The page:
The plan is to utilize an Adeno-Associated Virus (AAV) as a delivery vector, and Seelos is currently producing the viral vector and preparing animals for the study. Data from the study is expected later this year, the company said.
“Identifying the AAV vector as the optimal route of systemic administration of SLS-007 may ultimately yield a convenient one-time delivery of the peptides,” CEO Raj Mehra said in a statement. “This is a novel method of viral delivery that has been a collaboration between our R&D team and key opinion leaders that, if successful, could be a major advancement in the field.”
READ: Seelos Therapeutics wins key meeting with European regulator to propose Trehalose study for Sanfilippo syndrome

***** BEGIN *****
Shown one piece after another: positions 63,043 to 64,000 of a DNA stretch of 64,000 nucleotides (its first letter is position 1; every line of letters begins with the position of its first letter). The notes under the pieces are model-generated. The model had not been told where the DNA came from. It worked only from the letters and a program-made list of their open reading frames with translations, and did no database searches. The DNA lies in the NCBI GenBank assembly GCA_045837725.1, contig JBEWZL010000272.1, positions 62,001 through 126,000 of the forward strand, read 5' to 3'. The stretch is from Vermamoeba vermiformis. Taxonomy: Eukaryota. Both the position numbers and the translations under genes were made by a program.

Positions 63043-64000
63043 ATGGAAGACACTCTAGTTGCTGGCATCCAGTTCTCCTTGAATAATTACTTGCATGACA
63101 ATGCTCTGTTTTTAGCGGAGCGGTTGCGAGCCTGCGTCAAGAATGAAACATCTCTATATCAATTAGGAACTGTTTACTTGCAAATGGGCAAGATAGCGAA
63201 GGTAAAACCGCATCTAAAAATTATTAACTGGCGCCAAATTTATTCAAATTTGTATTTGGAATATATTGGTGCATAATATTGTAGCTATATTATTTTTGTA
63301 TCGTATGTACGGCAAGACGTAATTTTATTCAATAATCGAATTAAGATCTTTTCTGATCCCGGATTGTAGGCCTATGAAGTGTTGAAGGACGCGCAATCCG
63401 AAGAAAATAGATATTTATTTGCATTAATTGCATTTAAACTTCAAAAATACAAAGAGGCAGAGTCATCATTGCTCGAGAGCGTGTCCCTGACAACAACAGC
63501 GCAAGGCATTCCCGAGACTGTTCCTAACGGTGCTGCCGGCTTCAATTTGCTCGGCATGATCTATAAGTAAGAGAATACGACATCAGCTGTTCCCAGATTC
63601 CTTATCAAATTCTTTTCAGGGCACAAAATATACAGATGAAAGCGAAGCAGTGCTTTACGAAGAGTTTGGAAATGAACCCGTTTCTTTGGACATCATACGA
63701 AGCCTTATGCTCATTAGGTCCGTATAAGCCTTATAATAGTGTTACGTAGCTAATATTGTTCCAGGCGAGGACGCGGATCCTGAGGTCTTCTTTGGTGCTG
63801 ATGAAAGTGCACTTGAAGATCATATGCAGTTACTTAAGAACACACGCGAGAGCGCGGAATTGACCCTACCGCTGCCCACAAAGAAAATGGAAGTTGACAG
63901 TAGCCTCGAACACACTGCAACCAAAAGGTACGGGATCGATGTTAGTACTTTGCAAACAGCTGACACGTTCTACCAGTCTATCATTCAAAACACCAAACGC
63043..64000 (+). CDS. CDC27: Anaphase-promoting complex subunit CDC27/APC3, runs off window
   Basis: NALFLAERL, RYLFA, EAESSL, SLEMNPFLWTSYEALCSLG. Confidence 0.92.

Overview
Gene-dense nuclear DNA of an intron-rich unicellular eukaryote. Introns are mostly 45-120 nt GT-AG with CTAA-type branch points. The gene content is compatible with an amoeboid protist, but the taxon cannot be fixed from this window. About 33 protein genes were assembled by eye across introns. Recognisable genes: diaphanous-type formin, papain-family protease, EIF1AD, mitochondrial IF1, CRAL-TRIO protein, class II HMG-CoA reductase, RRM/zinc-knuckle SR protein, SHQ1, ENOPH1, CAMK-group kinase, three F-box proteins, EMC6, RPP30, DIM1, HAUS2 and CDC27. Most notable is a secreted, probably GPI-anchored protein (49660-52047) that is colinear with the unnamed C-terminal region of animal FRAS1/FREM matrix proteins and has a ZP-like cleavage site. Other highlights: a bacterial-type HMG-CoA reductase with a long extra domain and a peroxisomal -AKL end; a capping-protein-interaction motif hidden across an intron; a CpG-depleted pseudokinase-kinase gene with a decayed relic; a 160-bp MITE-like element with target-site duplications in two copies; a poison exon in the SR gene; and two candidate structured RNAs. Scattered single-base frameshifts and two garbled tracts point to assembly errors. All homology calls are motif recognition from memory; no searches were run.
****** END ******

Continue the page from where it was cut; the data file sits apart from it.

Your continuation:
SLS-007 is designed to inhibit protein aggregation in patients with Parkinson’s. Overexpression of the protein alpha-synuclein can lead to the creation of Lewy bodies, a protein aggregation inside nerve cells that are a hallmark of the disease.
“The study will include measurements of several key biomarkers that will assess the extent of alpha-synuclein (α-synuclein) aggregates expression in key target areas of the brain, such as the forebrain and the substantia nigra,” Head of R&D Tim Whitaker said. “These outcomes will help determine key target engagement and set the stage for our next steps with the program.”
Seelos is also developing SLS-004, another gene therapy program designed to combat Parkinson's. SLS-004 works by targeting the SNCA gene, which encodes for the production of α-synuclein.
Shares of Seelos climbed 4.9% to $1.19 on Tuesday.
—Updated to include stock movement and additonal info—
Contact Andrew Kessel at [email protected]
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